In recent years there has been a development of a theory of supervisory control systems based on the formalism of discrete event systems. Although this emergent framework is now limited due to its historical roots in specific applications such as the management of data communications and certain classes of manufacturing process, its results are compelling and suggestive of a much wider range of applicability. The key question is whether the underlying conceptual framework is rich enough, or can be expanded, to accommodate systems and operations as complex as power networks. There are two principal issues to address. The first is modeling. The second is the supervisor synthesis problem, i.e., how should the supervisory controller -the decision making process-be organized? Finally, we propose to evaluate theoretical constructs in the context of power system security supervision. In this instance both the modeling and controller synthesis issues are far more complex than in any other situation to which the supervisor synthesis formulation has been applied. It is certain that the application will enunciate previously unaddressed theoretical questions. On the other hand, power system security supervisors have evolved to the point where decision makers are so overloaded with analytical tools and data that the most of that knowledge and power is not useable in real time. It is our goal to demonstrate, in a limited formulation, that the proposed theoretical framework that can systematically organize both the knowledge base and the decision making order that these systems can function when required.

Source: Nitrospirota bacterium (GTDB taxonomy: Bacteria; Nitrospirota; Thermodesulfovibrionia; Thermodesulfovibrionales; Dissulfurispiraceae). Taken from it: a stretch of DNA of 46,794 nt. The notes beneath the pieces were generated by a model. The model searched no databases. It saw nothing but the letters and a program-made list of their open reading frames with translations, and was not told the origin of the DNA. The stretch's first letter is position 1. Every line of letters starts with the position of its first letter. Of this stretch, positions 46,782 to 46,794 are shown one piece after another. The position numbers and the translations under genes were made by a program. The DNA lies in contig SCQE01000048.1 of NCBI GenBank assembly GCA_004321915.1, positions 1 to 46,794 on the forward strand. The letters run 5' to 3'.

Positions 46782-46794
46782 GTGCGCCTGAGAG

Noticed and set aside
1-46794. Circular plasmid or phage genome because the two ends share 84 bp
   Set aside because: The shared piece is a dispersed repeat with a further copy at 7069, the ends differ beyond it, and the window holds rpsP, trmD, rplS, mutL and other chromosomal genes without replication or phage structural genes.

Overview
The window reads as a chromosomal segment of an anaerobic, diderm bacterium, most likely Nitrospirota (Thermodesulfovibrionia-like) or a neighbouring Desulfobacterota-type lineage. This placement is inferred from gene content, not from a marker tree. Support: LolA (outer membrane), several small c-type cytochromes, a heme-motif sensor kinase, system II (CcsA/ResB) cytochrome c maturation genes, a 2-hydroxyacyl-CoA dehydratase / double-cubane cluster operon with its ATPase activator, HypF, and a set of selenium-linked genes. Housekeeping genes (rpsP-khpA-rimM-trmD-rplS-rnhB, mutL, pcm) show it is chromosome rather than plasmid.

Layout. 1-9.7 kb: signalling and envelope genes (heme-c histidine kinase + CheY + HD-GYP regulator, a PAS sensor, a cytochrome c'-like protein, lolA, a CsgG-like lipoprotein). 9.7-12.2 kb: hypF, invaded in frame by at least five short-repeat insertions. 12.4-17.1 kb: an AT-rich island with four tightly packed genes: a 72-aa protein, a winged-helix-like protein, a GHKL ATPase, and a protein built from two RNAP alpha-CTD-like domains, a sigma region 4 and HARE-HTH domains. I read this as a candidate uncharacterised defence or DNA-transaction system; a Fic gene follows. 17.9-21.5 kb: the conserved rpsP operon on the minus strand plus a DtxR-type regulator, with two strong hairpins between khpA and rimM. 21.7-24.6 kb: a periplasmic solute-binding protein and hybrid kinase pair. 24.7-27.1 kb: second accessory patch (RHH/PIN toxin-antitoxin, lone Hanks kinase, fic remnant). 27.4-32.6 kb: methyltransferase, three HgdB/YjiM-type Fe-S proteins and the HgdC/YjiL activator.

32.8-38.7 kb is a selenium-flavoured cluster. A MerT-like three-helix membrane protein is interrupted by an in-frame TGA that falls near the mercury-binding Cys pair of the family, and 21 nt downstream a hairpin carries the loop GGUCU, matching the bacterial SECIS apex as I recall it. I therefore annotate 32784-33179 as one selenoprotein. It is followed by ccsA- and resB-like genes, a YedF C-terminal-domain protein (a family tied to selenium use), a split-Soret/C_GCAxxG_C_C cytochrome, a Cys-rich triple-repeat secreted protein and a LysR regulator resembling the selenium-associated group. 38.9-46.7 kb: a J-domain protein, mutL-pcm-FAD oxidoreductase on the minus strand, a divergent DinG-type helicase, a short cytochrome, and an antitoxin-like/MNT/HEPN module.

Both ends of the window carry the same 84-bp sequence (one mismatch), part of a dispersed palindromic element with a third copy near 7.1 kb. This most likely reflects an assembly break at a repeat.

|Effective start/end date||9/15/92 → 8/31/96|
- National Science Foundation: $200,000.00